Yet another "Political Notebook" piece by New York Times reporter Marc Santora takes aim at Rudy Giuliani's presidential campaign, especially when he discusses his leadership after the terror attacks of September 11. Santora's latest update from the trail, "Campaign Swing Reveals Trouble Spots for Giuliani," begins:
"An odd cellphone call from his wife, two rogue volunteers exploiting the memory of 9/11 to raise money, renewed questions about shifting stances on crucial domestic issues, upheaval within the campaign’s upper ranks and more focus on an unconventional family life.
"It has been a rough time on the campaign trail for Rudolph W. Giuliani."
"In a three-day swing through California, including a speech here on Saturday before 1,500 members of the National Federation of Republican Women, the many roadblocks that could trip up Mr. Giuliani’s quest for the Republican nomination were very much evident.
New York Times reporter Katharine Seelye reviewed the third in a series of "betrayal" themed ads from the radical leftists at MoveOn.org, the group recently notorious for its infantile "General Petraeus or General Betray Us?" ad in the Times that embarrassed even many Democrats.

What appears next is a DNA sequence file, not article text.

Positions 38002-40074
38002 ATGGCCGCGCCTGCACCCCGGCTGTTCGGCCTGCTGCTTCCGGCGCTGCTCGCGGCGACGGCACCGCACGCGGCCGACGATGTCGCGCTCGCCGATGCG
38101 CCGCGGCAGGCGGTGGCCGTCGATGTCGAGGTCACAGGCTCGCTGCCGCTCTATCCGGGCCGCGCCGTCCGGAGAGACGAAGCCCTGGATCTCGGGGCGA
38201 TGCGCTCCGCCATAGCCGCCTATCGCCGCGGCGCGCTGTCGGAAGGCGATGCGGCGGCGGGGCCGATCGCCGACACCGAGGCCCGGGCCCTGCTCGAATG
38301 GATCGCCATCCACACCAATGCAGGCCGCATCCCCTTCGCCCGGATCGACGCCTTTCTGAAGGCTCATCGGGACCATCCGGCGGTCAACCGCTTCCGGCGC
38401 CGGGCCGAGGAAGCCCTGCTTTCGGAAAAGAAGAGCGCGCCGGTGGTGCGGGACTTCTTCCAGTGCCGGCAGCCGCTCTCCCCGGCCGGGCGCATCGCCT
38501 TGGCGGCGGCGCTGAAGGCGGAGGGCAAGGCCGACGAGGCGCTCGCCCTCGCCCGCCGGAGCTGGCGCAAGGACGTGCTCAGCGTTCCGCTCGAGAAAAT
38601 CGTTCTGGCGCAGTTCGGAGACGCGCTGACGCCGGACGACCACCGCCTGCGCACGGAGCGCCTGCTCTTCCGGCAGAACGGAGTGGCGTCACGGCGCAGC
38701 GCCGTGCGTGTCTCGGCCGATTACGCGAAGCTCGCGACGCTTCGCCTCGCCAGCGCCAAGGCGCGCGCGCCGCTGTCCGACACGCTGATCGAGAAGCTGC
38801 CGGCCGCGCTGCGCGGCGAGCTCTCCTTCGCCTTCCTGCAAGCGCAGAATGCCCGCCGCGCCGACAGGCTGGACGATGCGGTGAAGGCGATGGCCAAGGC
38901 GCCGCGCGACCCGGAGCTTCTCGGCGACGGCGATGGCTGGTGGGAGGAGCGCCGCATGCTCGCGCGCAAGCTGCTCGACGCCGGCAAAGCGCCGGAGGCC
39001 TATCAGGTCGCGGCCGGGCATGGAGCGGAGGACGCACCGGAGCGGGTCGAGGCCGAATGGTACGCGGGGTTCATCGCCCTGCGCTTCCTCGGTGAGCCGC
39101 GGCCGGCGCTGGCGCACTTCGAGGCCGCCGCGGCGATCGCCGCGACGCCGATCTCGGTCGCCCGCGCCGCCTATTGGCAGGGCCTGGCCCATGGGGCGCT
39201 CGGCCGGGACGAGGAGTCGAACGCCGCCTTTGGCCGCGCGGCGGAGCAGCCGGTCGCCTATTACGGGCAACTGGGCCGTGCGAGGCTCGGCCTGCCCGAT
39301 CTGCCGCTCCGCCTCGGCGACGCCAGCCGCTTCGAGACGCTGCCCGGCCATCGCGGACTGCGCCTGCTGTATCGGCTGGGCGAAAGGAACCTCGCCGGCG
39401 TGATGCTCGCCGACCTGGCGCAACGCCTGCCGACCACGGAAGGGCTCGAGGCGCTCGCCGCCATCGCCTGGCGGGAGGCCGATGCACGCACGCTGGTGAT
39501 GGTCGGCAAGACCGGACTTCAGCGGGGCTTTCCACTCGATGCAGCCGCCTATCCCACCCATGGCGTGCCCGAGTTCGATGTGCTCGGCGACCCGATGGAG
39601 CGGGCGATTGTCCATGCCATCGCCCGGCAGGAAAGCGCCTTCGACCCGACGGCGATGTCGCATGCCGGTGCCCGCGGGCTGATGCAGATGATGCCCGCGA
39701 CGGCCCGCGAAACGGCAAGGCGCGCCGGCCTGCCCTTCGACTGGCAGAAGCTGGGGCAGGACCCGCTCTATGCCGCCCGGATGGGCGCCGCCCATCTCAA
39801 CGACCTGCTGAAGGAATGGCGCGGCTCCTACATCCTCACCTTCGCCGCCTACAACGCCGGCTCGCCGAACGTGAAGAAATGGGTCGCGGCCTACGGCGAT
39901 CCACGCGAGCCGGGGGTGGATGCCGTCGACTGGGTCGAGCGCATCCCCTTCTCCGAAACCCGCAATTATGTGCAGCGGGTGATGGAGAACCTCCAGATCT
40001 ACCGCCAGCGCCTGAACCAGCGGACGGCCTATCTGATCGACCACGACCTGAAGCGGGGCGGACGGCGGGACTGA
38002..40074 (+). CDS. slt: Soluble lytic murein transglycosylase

The New York Times is determined to minimize any political traction Republican presidential candidate Rudy Giuliani gets for his leadership after 9-11. Marc Santora's Monday "Political Memo," "In Campaign Year, Invoking 9/11 Raises New Debates," suggested Giuliani is misleading voters by breaking some kind of promise not to talk about his leadership as mayor of New York City after the September 11 terrorist attacks.
"During a Republican presidential debate on Wednesday, Rudolph W. Giuliani asserted, 'The reality is that I'm not running on what I did on Sept. 11.'
"Two days later, a crowd of nearly 1,000 filed into a ballroom here for a 9/11 Remembrance Luncheon. Graphic images of the exploding towers, dust-covered survivors and even a series of photos that showed someone leaping from a tower were flashed on two giant screens flanking the stage where Mr. Giuliani was about to speak.
"'America must never forget the lessons of Sept. 11,' Mr. Giuliani, the former New York City mayor, later told the crowd.